Wright's beautifully written book, Glut is the right book for you. Among other things, this book is a deeper exploration of the rich history of traditional information revolutions and how networks and hierarchies have co-existed for millennia mutually shaping each other. As Wright notes, the contributions of librarians from Callimachus (Library of Alexandria) in the 3rd Century BC to Cutter and Dewey in the 19th Century to Paul Otlet (the Mundaneum) and Eugene Garfield (precursor of bibliometrics and page ranking), in the 20th century A.D. to the present information organisation systems including the web has been phenomenon. The stories are fascinating.

Central to Wright's discussion is the role of libraries and librarians who contributed greatly such as Paul Otlet, who as Wright persuasively argues, envisioned today's web in the 1930's, well before Vannavar Bush. Wright discusses in great detail how Otlet's contributions could be on par with that of Vannevar Bush and Ted Nelson, all forbearers to Tim Berners-Lee's web. Important in this regard is the part of the discussion in the book on how Otlet came to conclude that catalogues and indexes available at the time could only guide the reader "as far as the individual book" but not to the relationship of the contents in other books; then Otlet saw the possibility of creating semantic links between documents (the "réseau").

The book is an important read for information architects, librarians and anyone interested about the web. It main contention is that hierarchies (traditional information organisation systems such as taxonomies) vis-à-vis networks (traditional tribal folk-categorisation systems and today's folksonomies) are not in opposition. Instead, as Wright argues, they complement each other. I think it is an interesting balance between ontologies and web 2.0 approaches.
Comment Was this review helpful to you? Yes No Sending feedback...
Thank you for your feedback. If this review is inappropriate, please let us know.
Sorry, we failed to record your vote. Please try again
11 of 13 people found the following review helpful By S. Gordon on December 21, 2007
Format: Hardcover Verified Purchase
I have a lot of books in my `to read' pile, but Glut went straight to the top. I knew it was going to be well researched and insightful, but I was surprised at how much fun I had reading it. I'm a big fan of arcane knowledge and quotable tidbits, and this book was full of both. Thanks to Alex for unearthing this knowledge that I now dispense liberally.

Hard to think of a page-turner in the field of information management, but one exists, and Alex Wright wrote it.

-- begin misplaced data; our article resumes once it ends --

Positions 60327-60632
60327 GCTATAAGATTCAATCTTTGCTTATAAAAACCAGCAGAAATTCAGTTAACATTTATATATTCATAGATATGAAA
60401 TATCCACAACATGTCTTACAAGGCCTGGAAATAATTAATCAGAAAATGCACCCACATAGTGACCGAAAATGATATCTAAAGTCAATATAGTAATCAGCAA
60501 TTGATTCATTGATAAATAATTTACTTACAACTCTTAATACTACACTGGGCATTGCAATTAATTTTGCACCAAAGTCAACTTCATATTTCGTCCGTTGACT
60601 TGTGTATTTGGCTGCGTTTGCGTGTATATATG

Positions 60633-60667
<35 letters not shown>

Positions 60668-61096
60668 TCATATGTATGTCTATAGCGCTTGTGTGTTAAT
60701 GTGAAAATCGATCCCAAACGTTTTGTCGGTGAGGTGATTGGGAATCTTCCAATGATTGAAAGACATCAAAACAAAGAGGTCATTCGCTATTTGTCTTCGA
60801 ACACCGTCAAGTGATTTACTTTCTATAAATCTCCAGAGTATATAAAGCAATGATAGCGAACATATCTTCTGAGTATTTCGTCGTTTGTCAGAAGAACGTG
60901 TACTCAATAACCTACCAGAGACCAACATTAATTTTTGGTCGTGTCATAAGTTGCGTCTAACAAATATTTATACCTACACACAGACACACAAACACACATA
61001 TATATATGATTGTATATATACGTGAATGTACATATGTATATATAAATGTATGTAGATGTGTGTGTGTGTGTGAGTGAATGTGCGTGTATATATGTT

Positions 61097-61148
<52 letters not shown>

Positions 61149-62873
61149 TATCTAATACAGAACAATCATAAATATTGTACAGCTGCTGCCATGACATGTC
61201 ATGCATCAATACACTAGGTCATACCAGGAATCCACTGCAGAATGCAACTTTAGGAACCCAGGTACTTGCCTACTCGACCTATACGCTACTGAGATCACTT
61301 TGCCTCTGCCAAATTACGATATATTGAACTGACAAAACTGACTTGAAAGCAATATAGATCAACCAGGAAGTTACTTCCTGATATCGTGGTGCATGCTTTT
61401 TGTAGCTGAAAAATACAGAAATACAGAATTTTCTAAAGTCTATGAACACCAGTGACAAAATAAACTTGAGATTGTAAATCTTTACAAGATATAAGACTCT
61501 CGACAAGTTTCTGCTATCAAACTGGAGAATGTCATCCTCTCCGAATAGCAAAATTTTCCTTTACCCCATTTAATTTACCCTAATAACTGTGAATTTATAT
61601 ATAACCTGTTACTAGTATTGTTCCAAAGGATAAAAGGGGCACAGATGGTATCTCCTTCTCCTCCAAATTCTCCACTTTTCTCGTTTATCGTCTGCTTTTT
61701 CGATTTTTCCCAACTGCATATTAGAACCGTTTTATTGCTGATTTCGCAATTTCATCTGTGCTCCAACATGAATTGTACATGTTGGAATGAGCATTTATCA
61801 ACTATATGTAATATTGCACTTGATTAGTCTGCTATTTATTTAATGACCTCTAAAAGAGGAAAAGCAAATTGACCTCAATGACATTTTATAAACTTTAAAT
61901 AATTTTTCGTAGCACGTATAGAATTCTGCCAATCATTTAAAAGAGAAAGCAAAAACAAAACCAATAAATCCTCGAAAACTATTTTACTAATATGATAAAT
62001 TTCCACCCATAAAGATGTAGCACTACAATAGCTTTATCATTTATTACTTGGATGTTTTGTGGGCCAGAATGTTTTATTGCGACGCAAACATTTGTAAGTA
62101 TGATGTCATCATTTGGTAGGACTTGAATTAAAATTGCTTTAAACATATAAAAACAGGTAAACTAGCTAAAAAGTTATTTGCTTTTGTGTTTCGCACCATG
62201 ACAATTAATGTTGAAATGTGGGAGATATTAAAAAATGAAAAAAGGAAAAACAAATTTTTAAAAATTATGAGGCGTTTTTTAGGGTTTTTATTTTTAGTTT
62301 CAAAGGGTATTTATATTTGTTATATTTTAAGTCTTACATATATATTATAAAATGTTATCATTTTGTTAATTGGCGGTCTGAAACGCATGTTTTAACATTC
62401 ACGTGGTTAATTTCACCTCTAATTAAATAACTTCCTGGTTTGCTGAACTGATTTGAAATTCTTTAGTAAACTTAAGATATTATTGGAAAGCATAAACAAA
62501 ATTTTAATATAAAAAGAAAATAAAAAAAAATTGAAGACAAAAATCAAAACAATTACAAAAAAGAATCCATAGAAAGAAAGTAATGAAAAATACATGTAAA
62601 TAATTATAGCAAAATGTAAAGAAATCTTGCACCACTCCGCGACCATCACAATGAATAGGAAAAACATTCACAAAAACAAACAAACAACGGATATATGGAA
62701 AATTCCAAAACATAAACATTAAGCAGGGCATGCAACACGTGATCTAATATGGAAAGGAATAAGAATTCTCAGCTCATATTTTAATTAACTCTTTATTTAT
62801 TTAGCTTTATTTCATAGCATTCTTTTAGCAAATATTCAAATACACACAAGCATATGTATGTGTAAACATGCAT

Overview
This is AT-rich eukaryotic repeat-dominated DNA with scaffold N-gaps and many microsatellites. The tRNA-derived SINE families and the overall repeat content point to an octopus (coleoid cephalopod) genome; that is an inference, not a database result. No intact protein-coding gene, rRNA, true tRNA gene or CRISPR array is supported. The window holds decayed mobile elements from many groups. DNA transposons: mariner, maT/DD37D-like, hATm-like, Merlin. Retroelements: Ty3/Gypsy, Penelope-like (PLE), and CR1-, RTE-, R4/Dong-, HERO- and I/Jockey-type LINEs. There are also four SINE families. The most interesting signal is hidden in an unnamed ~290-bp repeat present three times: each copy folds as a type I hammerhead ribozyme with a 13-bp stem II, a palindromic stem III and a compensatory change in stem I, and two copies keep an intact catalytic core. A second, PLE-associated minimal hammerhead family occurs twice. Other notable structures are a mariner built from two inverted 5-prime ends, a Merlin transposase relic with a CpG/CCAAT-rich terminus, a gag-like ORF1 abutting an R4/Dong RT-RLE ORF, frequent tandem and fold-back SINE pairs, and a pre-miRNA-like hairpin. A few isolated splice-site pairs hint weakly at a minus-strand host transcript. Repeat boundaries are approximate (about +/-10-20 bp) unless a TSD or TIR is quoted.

I'm not a big one for building a personal library. i usually read a book, then gift to a friend with the condition that they then pass it on. In this case, you may borrow my copy of Glut, but it needs to be returned to me. It's earned a spot on my bookshelf!
Comment Was this review helpful to you? Yes No Sending feedback...
Thank you for your feedback. If this review is inappropriate, please let us know.
Sorry, we failed to record your vote. Please try again
19 of 24 people found the following review helpful By Keith Frampton on April 3, 2008
Format: Hardcover
I looked forward to this book with much anticipation and for the first half I was not disappointed. The descriptions of different approaches for managing information through the ages were both interesting and useful as a comparison point for current topics. However, once the book got into the 20th century I found that the coverage was both simplistic and also patchy. The examples and `history of information management, storage and representation in the computer age in particular were very web/hypertext specific and ignored many areas of progress and solutions from the corporate arena. I also found that there was a paucity of useful suggestions for what may be appropriate to address the problem with the book representing a viewpoint that the web will fix itself and everything which seems naïve.
Comment Was this review helpful to you? Yes No Sending feedback...
Thank you for your feedback. If this review is inappropriate, please let us know.
Sorry, we failed to record your vote. Please try again
3 of 3 people found the following review helpful By D. Weisman on July 4, 2010
Format: Hardcover Verified Purchase
Starting with the simple algorithmic rules behind the cathedral like architectural masterpieces of termites and progressing to the Science Citation Index and Google, Wright constructs a broad sweep of the history of information and information management allowing the reader to draw his or her own conclusions as to how we will manage the information overload of the nascent knowledge revolution. As insightful as it is profound, this book is a must read for anyone looking to understand the history and future of information management.
Comment Was this review helpful to you? Yes No Sending feedback...
Thank you for your feedback. If this review is inappropriate, please let us know.
Sorry, we failed to record your vote. Please try again
Search